Asthma affects 339 million people globally and the rate of increase is about 50% each decade.
Asthma affects 339 million people globally and the rate of increase is about 50% each decade. A study on the relationship between the gut microbiome and risk for asthma was conducted in Ecuador. Researchers analyzed the gut of babies, looking for microbes that were associated with atopic wheeze at 5 years old, an early indicator of asthma in children.
A similar study in Canada looked only at bacteria, but the results from this study did not align, likely due to environmental and cultural differences. This study in Ecuador also looked at the fungal biome.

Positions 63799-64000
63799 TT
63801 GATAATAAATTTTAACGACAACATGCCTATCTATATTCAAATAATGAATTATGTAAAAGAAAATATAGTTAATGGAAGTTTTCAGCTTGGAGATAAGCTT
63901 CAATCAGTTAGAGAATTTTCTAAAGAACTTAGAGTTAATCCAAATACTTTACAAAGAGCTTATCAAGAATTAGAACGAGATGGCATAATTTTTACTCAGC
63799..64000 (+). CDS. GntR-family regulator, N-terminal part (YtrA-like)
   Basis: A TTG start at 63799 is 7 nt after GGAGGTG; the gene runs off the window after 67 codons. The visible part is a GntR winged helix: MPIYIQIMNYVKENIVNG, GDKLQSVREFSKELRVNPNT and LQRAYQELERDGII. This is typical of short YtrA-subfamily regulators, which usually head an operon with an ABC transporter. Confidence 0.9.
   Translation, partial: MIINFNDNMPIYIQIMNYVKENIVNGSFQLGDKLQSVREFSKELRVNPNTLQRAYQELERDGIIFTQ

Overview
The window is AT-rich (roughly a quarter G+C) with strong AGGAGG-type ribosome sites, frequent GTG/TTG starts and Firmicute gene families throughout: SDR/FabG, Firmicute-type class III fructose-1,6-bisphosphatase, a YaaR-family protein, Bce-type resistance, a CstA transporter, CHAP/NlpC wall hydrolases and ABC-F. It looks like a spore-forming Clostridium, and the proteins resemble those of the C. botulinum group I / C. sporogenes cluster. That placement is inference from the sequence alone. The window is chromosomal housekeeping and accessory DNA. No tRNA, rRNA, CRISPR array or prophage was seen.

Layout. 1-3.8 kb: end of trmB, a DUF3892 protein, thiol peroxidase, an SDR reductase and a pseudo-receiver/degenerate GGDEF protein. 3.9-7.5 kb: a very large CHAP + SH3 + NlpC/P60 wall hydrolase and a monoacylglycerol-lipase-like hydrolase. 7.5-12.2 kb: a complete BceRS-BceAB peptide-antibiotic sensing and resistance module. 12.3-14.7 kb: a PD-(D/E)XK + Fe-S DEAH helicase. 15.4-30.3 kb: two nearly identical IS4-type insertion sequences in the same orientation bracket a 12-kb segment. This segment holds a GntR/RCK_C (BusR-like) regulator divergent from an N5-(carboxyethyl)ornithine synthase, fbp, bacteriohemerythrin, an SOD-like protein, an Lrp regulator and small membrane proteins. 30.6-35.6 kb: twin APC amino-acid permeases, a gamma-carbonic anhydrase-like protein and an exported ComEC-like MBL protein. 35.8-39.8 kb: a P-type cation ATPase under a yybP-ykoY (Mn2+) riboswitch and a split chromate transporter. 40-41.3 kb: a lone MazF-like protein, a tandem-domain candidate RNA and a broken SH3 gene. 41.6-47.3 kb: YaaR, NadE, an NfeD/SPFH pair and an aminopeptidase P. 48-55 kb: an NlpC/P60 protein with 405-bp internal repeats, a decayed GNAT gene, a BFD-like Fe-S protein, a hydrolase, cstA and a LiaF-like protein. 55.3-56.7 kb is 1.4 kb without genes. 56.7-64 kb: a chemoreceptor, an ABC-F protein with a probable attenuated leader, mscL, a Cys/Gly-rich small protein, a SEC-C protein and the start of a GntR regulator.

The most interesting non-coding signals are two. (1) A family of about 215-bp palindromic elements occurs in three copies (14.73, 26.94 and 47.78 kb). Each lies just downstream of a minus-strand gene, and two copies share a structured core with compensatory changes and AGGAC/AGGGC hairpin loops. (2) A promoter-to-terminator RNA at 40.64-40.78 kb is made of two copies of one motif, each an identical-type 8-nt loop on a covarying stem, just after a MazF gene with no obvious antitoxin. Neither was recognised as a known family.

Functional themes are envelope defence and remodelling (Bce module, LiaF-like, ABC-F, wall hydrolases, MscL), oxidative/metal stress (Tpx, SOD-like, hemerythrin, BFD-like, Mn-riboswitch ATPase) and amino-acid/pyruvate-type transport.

Unexpectedly, the researchers found that a single yeast was highly correlated with an increased risk of asthma: Pichia kudriavzevii, teleomorph of Candida krusei.
Using the 18S rRNA marker gene to profile microbiomes, the found that general fungal dysbiosis in babies was also correlated. In healthy children, filamentous fungi and yeasts comprise a much smaller proportion than in at-risk children.